A North Korean ballistic missile launch (Yonhap News)
North Korea demanded that the US take part in direct nuclear negotiations without Chinese participation, Japan’s Asahi Shimbun newspaper reported.
In a June 24 report, the newspaper quoted former Robert Gallucci, a former US State Department special envoy on the North Korean nuclear issue, and Leon Sigal, director of the Northeast Asia Cooperative Security Project at the Social Science Research Council, as saying Pyongyang had communicated this demand. Gallucci and Sigal, who held nuclear and missile discussions with North Korean Vice Foreign Minister Han Song-ryol in Kuala Lumpur last October, said North Korea had relayed its intent to negotiate directly with the US to the Trump administration by way of the State Department.
According to Gallucci and Sigal, the North Korean participants in the Kuala Lumpur discussions, last October, that Kim Jong-un was “nervous about the US’s approach of relying on China to resolve the issue.” The North Koreans also reportedly criticized the US for trying to use the influence of China, which accounts for 90% of North Korea’s external trade, to resolve the issue. Instead, North Korea demanded to have “direct negotiations with the US without involving China.”
Gallucci was quoted by the newspaper as saying North Korea “appeared to want to improve relations with the US to reduce its dependence on China,” adding that North Korea may still hold a similar position now.
But Gallucci and Sigal also reported that North Korea expressed reluctance to negotiate with the Barack Obama administration at the time. Voicing strong displeasure with the Obama administration’s “strategic patience” approach of refusing to agree to dialogue before any concrete denuclearization measures took place, North Korea signaled its intent to have dialogue with the next administration after Obama, regardless of whether Trump or Hillary Clinton was elected.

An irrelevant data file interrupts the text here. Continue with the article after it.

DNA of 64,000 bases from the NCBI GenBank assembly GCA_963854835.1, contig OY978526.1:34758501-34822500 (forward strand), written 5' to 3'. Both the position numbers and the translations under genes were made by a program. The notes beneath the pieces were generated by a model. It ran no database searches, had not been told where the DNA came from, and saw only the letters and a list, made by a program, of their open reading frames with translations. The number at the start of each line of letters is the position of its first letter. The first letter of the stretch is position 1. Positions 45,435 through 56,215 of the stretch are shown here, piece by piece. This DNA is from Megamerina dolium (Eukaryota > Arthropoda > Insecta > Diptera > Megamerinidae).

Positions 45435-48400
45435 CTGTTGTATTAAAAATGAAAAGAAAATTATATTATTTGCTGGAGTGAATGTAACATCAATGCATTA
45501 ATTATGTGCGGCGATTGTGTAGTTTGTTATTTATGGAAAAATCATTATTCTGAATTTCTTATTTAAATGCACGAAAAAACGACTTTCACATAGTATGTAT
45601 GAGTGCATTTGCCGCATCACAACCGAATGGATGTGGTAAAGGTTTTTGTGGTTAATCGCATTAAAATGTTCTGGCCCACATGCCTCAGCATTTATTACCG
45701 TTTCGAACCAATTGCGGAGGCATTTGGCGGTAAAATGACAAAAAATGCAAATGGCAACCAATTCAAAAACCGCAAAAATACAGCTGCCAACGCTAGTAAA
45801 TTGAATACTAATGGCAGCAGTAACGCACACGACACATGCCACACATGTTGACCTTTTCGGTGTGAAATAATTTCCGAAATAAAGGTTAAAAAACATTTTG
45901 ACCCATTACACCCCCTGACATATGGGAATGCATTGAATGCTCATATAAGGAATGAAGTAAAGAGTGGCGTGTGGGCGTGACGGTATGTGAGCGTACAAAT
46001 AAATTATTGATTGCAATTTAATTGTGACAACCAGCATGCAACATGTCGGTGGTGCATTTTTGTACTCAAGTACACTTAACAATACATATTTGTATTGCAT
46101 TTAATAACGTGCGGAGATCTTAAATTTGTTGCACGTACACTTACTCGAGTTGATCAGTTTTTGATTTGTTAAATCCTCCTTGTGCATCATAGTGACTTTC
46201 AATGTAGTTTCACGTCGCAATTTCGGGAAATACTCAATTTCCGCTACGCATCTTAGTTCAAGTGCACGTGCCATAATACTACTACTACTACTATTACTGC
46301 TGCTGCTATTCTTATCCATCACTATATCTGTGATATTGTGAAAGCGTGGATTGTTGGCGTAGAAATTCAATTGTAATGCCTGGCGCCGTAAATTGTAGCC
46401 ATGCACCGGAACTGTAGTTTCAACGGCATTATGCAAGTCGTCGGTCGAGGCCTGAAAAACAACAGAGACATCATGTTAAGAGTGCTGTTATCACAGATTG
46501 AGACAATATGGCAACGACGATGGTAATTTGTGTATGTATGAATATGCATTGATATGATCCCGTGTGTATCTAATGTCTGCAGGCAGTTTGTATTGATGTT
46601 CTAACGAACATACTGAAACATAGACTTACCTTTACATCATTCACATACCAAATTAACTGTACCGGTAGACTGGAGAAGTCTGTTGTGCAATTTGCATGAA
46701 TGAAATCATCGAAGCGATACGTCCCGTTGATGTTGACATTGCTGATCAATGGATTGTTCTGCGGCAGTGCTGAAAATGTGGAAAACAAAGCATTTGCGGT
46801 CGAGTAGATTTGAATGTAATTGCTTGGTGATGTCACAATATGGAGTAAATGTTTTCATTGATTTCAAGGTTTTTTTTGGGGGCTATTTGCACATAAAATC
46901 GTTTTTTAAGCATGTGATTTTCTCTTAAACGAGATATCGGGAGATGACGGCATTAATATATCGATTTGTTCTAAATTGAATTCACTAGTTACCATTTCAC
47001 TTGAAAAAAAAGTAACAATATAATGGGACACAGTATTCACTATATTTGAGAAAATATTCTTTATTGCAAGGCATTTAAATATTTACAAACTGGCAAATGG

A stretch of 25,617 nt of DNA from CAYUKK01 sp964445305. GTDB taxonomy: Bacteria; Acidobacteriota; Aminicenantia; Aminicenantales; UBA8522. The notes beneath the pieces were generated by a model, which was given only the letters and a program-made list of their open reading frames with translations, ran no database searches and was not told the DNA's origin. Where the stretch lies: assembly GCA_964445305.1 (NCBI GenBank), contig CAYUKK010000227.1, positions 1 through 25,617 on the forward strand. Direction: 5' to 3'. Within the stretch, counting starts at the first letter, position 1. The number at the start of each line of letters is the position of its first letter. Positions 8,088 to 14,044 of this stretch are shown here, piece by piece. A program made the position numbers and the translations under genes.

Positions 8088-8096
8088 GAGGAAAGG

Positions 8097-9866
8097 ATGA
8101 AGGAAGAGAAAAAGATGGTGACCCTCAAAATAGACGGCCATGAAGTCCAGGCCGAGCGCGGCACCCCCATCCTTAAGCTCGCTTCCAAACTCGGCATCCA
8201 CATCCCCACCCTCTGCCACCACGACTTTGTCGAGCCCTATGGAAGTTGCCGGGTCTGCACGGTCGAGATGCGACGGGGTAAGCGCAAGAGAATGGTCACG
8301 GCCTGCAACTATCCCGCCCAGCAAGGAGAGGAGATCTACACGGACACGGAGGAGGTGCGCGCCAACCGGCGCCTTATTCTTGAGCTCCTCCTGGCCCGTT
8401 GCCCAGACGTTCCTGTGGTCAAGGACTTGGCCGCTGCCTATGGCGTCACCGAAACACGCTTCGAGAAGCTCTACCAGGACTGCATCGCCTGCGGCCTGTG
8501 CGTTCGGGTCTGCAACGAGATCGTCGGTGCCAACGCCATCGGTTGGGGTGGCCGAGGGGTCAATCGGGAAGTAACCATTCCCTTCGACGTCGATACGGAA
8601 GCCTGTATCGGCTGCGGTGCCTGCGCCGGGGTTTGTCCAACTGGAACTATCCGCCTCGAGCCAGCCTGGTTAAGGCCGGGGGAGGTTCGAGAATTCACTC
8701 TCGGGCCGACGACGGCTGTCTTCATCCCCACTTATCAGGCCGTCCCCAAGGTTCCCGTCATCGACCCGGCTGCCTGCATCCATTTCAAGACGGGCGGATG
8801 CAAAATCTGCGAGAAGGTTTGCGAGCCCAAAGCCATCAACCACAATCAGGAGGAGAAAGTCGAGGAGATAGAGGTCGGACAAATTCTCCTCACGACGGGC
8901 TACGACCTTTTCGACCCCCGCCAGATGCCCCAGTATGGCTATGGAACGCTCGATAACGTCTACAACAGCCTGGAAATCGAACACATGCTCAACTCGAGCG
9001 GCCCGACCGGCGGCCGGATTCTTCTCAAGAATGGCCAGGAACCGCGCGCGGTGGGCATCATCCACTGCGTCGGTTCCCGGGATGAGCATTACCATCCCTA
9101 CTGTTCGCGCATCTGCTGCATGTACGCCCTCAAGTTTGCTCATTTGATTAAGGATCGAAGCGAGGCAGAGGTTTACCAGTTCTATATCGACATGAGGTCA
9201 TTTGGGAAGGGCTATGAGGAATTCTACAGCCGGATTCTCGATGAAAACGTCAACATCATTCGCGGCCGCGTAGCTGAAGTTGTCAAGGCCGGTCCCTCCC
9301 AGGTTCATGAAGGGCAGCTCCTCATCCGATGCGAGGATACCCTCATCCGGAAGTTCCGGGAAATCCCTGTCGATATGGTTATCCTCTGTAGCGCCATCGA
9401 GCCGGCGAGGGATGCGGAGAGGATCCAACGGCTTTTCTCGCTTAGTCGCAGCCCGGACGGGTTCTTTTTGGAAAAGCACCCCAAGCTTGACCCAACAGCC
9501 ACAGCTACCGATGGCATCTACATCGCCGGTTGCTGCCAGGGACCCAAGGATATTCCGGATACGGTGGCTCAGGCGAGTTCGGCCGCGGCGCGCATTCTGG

When Gallucci and Sigal demanded that North Korea not conduct any nuclear tests if it planned to hold discussions with the new administration, North Korea replied that it cannot abandon nuclear weapons because it had “no other means of guaranteeing our [regime].” Ultimately, the two sides failed to find common ground in their discussions.
Meanwhile, the Mainichi Shimbun newspaper reported that North Korea originally demanded Washington send a former US President as a special envoy in the case of Otto Warmbier, an American student who recently died after detention in North Korea.
The newspaper quoted an anonymous North Korea source as saying North Korea had communicated a message to the US in May telling it the issue of four US detainees “could be resolved if President Trump sends a special envoy with presidential experience.”
According to the newspaper, Pyongyang conveyed its demand through its New York channel with its UN mission in May and in contacts with the US by Choe Son-hui, head of the North Korean Foreign Ministry’s US affairs bureau. While it did not specify which former President, it appeared to be thinking of George W. Bush, who is a Republican like Trump, the newspaper said. Former President Bill Clinton was sent as a special envoy when North Korea released two American journalists in 2009.
But North Korea ultimately released Warmbier after Trump rejected the demand to send a former President and sent State Department Special Representative for North Korea Policy Joseph Yun to North Korea instead, the newspaper reported.
By Cho Ki-weon, Tokyo correspondent
Please direct questions or comments to [firstname.lastname@example.org]